How False Advertising Lawsuits Help Animals
As consumers become more aware of the cruelty in factory farming, more and more of them are seeking out and paying a premium for animal products produced in less abusive conditions. But some producers and retailers market their products in ways designed to trick consumers into believing that their products are “humane” even though they come from animals who suffer in industrialized factory farming facilities. This type of misleading labeling or advertising is sometimes referred to as “humane washing,” akin to the greenwashing of products to make them seem environmentally friendly.
When companies engage in humane washing, the Animal Legal Defense Fund files lawsuits to stop this misleading, illegal conduct — thereby protecting farmed animals and ensuring consumers can make choices based on truthful information.
Why is False Advertising Bad for Animals?
Even if companies don’t use false or misleading ads or packaging, almost all companies that raise and slaughter animals make statements on their websites about their “commitment” to “animal well-being” and animal care standards.
Most of these statements are purposefully vague and aspirational. They are also often deliberately misleading. They commandeer the concept of “animal welfare” as a term to describe adherence to inhumane standard industry practices, as opposed to the objectively higher standards consumers expect based on the company’s marketing.
Farmed animals raised throughout the meat, dairy, and egg industries are tragically exploited. Investigations and industry whistleblowers have revealed abuses on farms and in slaughterhouses so horrific that many people cannot even bear to witness them. While some malicious abuse violates the law, much of the cruelty consists of commonplace industry practices — such as physical mutilations without anesthesia and the use of body-gripping cages and crates — that, while imposing pain and suffering, are legally tolerated.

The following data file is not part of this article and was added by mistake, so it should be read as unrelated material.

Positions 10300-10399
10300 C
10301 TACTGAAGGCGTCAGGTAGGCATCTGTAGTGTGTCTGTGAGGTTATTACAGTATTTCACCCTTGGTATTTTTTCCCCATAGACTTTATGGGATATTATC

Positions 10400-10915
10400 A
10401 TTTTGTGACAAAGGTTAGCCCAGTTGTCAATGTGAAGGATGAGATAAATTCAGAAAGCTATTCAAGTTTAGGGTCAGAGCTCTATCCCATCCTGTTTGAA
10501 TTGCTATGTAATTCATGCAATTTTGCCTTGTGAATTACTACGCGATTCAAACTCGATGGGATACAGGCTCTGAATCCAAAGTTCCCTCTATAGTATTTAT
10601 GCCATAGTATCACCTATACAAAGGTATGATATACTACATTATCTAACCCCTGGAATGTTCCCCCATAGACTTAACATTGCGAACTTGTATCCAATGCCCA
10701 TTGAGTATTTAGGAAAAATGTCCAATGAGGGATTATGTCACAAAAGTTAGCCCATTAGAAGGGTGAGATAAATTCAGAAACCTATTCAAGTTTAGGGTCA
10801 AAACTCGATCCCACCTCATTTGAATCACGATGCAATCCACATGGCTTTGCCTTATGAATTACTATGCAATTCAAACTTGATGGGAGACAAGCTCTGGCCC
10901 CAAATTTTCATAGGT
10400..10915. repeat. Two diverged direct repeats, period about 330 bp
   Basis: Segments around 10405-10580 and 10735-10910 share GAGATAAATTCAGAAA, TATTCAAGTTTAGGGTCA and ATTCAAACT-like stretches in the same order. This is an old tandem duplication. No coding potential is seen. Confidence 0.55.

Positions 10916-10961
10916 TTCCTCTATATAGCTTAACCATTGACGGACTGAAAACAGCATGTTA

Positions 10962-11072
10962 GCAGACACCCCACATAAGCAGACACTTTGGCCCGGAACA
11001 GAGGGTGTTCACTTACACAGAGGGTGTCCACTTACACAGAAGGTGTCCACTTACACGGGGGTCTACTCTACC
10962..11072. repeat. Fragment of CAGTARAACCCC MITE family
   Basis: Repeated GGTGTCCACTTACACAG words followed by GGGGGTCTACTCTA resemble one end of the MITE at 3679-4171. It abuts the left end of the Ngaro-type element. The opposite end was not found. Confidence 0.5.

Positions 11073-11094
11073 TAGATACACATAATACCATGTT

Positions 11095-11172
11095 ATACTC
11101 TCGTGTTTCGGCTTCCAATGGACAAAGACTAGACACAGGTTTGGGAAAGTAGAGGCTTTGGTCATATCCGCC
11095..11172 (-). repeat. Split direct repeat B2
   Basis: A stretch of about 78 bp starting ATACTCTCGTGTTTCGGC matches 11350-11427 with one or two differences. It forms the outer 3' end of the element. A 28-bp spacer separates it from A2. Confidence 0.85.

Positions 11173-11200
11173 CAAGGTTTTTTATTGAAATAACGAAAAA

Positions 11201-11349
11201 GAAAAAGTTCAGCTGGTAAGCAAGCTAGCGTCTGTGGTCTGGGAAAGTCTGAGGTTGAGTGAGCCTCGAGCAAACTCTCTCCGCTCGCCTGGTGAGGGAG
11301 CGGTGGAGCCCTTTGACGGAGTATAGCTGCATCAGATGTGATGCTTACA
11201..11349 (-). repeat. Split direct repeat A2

Many consumers want to avoid products from animals subjected to these cruel industry-standard conditions. Yet no federal law governs the conditions in which farmed animals are raised and most state anti-cruelty laws exempt standard agricultural practices. This sparse legal protection makes it especially easy to abuse animals raised for food and to conceal that abuse from consumers.
When companies misrepresent the way they raise and treat animals, it deprives consumers of the ability to drive the marketplace through informed purchasing decisions, and disadvantages competitors of more humanely produced food. False advertising allows “Big Ag” to maintain business as usual, preying on conscientious consumers with lies meant to conceal the factory farming origins of their meat, dairy, and eggs. This keeps more animals suffering in these facilities to meet the fraudulently inflated consumer demand. That’s why the Animal Legal Defense Fund works so hard to stop false advertising.
What You Can Do To Help
As consumers, you can question companies, demand truthful labeling and marketing, and become an informed consumer about what various labeling and marketing terms do and don’t mean. (One good tool is our Egg Labeling Regulations Guide.)
As long as the law fails to meaningfully protect farmed animals, you can help reduce their suffering by adopting a plant-based diet. Let lawmakers know that legal protections for all animals are important and that you want stronger protections for farmed animals enacted and enforced.
The Animal Legal Defense Fund filed a lawsuit against the U.S. Department of Agriculture (USDA) for issuing a final rule allowing pig slaughterhouses nationwide to police themselves and kill pigs at very high line speeds.January 13, 2020 News
Meat industry request for preliminary injunction denied and animal protection coalition allowed to intervene in suit challenging constitutionality of Prevention of Cruelty to Farm Animals ActNovember 25, 2019 Press Release
The Animal Legal Defense Fund applauds Speaker Corey Johnson and the NYC Council for voting to end the sale of foie gras. Intro 1378, sponsored by Council Member Carlina Rivera, now moves to Mayor de Blasio, who is expected to sign the bill into law.October 30, 2019 News